Initial Jobless Claims Barely Drop Last Week, Trade Deficit Widens in September

Andrew Klips  |

The number or Americans filing for first-time jobless benefits in the week ended November 9 were more than expected with the prior week’s figure also revised upward, indicating a very slow improvement of labor market in the U.S.

The Labor Department reported Thursday morning that initial jobless claims declined to 339,000 from the week prior’s figure of 341,000.  Claims would have actually increased had the prior week’s figure not been revised upward 5,000 from an original 336,000 estimate.  Economists were predicting last week’s claims to total 330,000.

The weekly report is settling back to being a more accurate reflection of weekly layoffs now that the partial government shutdown is a month behind the nation and California has been delivering regular figures again after a volatile patch when it was processing a backlog of claims after a computer system upgrade.

The four-week moving average, a less-volatile measure of labor trends because it irons out weekly fluctuations, lowered to 344,000 from the prior week’s 349,750 claims.

Continuing claims, or those people already receiving benefits at the state level, was unchanged at 2.874 million for the week ended November 2. Continuing claims are calculated at a one-week lag to initial claims.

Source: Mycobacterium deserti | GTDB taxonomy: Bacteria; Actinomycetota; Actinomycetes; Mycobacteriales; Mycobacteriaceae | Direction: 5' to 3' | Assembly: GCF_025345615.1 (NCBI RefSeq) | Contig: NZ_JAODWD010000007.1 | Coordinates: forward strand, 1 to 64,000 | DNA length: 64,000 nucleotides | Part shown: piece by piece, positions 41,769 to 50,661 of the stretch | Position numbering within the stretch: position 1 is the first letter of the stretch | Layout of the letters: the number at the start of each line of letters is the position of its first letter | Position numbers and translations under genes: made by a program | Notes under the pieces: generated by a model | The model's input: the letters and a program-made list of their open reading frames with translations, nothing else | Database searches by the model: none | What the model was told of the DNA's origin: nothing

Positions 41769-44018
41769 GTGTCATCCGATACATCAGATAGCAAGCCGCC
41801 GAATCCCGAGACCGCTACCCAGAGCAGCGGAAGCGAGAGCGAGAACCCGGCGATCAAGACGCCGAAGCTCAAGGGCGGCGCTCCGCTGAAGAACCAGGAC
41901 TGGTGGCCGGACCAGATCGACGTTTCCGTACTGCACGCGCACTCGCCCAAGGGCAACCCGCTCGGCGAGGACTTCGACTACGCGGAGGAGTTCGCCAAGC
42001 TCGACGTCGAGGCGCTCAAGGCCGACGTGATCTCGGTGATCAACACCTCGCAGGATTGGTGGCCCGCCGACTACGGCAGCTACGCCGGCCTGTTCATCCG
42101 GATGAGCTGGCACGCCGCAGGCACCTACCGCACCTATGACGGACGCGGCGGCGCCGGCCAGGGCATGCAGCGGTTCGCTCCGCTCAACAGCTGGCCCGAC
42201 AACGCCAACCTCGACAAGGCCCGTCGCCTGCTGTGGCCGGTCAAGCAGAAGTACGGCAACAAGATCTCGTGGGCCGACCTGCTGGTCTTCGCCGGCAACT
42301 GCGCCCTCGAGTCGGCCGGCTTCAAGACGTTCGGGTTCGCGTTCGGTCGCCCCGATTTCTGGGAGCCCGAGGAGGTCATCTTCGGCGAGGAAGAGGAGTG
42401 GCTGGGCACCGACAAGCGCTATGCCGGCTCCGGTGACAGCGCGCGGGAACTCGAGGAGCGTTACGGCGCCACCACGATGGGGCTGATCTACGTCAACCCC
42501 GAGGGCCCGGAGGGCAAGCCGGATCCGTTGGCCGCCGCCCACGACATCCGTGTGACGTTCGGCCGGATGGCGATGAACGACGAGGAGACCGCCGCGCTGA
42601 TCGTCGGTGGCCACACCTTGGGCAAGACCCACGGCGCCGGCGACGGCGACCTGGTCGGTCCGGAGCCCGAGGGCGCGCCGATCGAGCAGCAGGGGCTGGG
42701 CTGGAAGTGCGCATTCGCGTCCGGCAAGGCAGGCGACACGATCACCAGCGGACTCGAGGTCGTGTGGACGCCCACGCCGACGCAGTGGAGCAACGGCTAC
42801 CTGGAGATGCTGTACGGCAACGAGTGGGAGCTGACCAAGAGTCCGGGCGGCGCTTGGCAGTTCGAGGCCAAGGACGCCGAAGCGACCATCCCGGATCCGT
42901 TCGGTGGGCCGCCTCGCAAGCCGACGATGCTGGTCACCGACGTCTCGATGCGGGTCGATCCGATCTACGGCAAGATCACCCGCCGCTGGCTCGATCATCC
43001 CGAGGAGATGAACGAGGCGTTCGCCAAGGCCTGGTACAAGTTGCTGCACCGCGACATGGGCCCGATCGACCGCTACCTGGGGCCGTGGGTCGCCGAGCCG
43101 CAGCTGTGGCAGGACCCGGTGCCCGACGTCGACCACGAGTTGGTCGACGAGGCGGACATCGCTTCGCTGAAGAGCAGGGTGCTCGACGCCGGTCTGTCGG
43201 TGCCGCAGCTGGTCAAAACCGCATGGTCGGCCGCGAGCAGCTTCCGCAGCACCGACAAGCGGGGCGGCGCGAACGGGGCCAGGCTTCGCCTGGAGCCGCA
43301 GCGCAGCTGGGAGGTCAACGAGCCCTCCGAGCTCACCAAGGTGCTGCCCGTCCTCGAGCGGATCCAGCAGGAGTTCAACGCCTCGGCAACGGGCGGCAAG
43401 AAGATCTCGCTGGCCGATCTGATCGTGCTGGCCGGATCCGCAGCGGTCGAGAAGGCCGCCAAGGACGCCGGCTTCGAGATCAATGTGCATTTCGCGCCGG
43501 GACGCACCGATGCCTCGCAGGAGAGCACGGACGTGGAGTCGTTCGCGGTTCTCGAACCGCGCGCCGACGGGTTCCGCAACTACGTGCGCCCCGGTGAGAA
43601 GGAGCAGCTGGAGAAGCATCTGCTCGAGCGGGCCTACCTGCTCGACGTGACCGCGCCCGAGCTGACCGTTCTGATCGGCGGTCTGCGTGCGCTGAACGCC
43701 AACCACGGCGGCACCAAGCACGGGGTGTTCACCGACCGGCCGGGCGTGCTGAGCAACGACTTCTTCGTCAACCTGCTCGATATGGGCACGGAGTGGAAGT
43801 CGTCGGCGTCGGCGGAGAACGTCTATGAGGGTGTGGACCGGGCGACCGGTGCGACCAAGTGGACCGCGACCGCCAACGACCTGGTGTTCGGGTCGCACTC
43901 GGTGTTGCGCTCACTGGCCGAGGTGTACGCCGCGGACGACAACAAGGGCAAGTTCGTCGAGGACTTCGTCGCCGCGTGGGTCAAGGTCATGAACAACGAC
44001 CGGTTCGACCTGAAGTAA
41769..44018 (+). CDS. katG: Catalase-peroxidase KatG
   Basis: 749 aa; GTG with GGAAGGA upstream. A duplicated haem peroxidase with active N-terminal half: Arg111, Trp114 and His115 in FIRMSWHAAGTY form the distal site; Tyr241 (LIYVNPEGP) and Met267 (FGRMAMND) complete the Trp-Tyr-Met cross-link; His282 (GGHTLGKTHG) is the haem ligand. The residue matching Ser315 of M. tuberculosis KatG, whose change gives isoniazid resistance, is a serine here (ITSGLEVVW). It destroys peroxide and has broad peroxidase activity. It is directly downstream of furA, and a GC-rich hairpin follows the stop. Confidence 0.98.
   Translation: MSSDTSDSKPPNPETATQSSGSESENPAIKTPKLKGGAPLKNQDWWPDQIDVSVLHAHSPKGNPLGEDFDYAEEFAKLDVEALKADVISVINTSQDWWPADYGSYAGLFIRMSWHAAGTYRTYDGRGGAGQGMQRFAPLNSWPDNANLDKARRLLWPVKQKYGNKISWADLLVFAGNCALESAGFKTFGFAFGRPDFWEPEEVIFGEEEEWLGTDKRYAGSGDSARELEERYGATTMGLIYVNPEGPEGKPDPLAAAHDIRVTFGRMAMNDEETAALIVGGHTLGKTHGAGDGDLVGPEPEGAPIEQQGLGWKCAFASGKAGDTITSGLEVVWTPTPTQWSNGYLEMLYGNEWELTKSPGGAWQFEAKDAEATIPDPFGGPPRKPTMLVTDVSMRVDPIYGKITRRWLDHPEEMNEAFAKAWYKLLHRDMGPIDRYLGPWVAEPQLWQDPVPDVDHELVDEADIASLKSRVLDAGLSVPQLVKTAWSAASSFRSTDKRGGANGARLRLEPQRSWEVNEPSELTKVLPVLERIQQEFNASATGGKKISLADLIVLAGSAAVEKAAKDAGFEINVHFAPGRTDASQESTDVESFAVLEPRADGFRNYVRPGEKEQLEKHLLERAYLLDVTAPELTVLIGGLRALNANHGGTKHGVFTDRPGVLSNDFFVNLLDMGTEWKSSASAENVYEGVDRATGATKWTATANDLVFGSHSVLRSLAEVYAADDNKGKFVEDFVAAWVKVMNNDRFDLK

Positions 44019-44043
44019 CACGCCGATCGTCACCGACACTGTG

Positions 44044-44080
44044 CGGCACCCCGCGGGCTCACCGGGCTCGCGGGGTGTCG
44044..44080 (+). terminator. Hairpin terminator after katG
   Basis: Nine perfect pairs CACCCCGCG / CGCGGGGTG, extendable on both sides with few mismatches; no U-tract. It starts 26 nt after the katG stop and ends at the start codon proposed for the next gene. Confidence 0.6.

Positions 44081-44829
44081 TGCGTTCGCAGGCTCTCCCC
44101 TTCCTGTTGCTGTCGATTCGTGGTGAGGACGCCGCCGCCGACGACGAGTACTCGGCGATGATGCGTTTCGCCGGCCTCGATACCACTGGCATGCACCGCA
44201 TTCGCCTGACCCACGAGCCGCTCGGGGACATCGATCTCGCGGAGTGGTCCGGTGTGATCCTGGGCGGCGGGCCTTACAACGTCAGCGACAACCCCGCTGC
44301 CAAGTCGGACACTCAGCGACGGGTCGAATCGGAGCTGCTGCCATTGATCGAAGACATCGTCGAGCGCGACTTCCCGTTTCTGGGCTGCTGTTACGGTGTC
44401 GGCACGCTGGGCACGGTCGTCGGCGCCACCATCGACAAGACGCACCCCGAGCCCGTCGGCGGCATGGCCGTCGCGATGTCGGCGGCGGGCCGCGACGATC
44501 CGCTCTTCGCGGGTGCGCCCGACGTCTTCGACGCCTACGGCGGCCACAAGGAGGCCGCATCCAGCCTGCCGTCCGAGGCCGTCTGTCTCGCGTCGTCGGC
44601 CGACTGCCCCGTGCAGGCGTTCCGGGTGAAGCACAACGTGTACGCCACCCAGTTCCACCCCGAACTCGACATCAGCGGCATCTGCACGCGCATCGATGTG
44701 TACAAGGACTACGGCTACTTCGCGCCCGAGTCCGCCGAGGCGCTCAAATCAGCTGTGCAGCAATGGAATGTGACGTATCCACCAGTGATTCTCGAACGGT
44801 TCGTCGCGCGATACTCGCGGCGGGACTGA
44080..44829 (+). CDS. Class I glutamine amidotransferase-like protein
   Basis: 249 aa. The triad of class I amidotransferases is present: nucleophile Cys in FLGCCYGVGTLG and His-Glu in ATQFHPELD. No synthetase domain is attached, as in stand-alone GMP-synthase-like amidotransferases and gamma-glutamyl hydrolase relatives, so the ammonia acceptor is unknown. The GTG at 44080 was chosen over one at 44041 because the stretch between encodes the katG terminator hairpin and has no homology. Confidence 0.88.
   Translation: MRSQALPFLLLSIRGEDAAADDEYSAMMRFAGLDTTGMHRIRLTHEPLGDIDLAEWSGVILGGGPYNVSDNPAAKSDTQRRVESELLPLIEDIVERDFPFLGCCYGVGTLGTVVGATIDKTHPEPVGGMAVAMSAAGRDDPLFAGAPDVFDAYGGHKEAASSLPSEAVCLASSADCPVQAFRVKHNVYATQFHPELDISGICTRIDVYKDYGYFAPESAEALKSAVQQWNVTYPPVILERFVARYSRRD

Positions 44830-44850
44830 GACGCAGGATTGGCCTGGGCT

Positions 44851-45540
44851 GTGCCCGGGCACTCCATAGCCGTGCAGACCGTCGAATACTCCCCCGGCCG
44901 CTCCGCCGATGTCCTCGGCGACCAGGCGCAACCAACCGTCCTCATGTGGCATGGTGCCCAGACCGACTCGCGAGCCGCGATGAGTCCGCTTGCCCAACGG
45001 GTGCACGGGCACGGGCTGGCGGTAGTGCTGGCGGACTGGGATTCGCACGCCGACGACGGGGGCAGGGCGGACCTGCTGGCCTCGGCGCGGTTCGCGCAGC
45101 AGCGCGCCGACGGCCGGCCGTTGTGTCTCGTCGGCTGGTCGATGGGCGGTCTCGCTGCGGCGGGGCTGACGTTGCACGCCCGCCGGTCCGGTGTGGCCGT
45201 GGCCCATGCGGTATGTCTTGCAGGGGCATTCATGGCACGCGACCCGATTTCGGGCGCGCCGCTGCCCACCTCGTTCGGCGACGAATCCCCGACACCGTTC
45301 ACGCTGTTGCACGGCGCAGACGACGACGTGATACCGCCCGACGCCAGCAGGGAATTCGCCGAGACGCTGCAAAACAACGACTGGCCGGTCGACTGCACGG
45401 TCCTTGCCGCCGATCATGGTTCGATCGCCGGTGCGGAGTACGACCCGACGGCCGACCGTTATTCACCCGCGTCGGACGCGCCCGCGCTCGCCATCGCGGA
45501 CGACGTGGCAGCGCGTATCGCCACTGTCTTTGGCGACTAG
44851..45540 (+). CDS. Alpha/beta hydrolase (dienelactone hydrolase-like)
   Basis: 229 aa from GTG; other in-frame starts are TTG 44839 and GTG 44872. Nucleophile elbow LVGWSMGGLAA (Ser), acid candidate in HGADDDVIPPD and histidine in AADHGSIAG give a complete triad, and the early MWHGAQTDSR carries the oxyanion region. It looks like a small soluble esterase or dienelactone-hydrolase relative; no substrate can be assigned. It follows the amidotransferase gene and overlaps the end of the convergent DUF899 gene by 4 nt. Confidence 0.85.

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Total claims, the number of people receiving benefits from all state and federal programs, declined to 3.908 million from 3.961 million in the week ended October 26.  Total claims are figured at a two-week lag.  Compared to the same time in 2012, total claims were down by 21.8 percent. Comparing claims in the coming weeks will reflect the impact of Superstorm Sandy, which leveled the eastern seaboard of the United States on October 29, 2012.

The largest increases in initial claims for the week ending November 2 were in Michigan (+2,720), Ohio (+2,289) and New Jersey (+1,371).  The largest decreases were in Oregon (-3,011), California (-2,468) and Tennessee (-989).

In a separate report from Washington today, the Commerce Department said that the U.S. trade deficit widened 8 percent to $41.8 billion in September with imports hitting their highest level in nearly one year. Exports dropped for the third straight month. It was the largest deficit since May and outpaced economists’ predictions of a widening to $39 billion.  The inflation-adjusted balance, which is used in calculating GDP, rose from a $47.4 billion shortfall in August to $50.4 billion.

The soft initial claims report and widening bigger trade gap (which could result in an adjustment to GDP estimates) will likely keep the doves active in the Federal Reserves decision-making process about tapering their practice of buying $85 billion each month in Treasuries and mortgage-backed securities. Speculation about when the central bank will begin applying the brakes to QE3 has analysts guessing anytime from next month to mid-2014.

The markets were all in the red at one point in morning trading, but have swung into the green with the Dow Jones Industrial Average and S&P 500 printing new record highs yet again. With about 2-1/2 hours left in the regular session, the Dow is ahead by 44 points, the S&P 500 up 7 points and the Nasdaq is narrowly in the green by 1 point. 

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